World Consumer Rights Day is an annual international event that signifies celebration and solidarity in the international consumer movement, demanding that, consumer rights are to be respected and protected. The event also gives a chance to protest against the market abuses and social injustices which undermine those rights.
Each year, World Consumer Rights Day adopts a theme to highlight. This year’s theme ‘Tackle Plastic Pollution’, is designed to address the effect of plastic waste and pollution, since various ecosystems suffer from single-use plastics as these continue to fill the oceans and cause harm to aquatic creatures.
Plastic is a highly useful material in our everyday lives, but our consumption and production of plastics, especially single-use plastic, have become unsustainable. However, there is not a single solution to tackling plastic pollution, so the world created several measures to address plastic waste management, in order to celebrate this year’s World Consumer Rights Day.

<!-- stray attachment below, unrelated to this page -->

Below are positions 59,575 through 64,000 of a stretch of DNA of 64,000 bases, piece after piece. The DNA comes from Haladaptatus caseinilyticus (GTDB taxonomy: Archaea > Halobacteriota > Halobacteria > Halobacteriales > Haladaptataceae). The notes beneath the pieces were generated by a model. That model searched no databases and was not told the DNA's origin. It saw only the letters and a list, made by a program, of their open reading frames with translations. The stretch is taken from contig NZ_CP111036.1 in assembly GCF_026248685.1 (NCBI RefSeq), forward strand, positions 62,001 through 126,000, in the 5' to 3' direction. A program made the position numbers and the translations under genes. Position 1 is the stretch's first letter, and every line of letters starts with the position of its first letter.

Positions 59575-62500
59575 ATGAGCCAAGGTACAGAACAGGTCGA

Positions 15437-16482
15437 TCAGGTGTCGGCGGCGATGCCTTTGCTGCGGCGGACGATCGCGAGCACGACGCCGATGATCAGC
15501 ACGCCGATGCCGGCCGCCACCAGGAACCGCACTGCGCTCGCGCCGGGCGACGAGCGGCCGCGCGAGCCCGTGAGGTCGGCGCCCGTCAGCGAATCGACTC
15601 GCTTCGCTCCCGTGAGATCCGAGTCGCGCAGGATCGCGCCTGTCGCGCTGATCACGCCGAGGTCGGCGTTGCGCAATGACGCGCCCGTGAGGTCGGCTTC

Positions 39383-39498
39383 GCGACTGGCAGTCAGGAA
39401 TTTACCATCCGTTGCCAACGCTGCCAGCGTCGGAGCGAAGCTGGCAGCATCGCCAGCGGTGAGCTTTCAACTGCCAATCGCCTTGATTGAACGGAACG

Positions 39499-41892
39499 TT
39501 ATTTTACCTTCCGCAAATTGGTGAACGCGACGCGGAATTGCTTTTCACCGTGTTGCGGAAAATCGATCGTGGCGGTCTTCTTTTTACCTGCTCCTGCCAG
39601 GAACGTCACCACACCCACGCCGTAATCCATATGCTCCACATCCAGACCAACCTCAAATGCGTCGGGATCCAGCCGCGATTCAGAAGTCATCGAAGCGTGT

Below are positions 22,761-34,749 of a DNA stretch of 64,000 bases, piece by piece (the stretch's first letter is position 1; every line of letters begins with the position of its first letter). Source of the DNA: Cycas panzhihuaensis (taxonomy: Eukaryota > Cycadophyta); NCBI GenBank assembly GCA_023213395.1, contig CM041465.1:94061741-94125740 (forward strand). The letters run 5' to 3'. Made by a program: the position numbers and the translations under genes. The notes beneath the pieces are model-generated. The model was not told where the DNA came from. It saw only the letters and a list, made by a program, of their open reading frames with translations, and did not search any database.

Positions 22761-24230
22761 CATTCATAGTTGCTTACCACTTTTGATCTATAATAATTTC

Consumer rights in Nigeria
In line with global concerns for consumer rights, as captured in the 2021 World Consumer Rights Day celebration, the NCC said it would continue to come up with regulatory measures that would address the rights of the telecoms consumer in Nigeria.
In his address, its Executive Vice Chairman, Prof. Umar Danbatta, said consumer satisfaction remained a central organising principle of NCC’s regulatory activities.
According to him, the conference was conceived to highlight NCC’s commitment to protecting the telecom consumers and to highlight the regulatory role of NCC with respect to protecting the rights of the telecoms consumers and to connect it with the global significance of the World Consumer Rights Day celebration.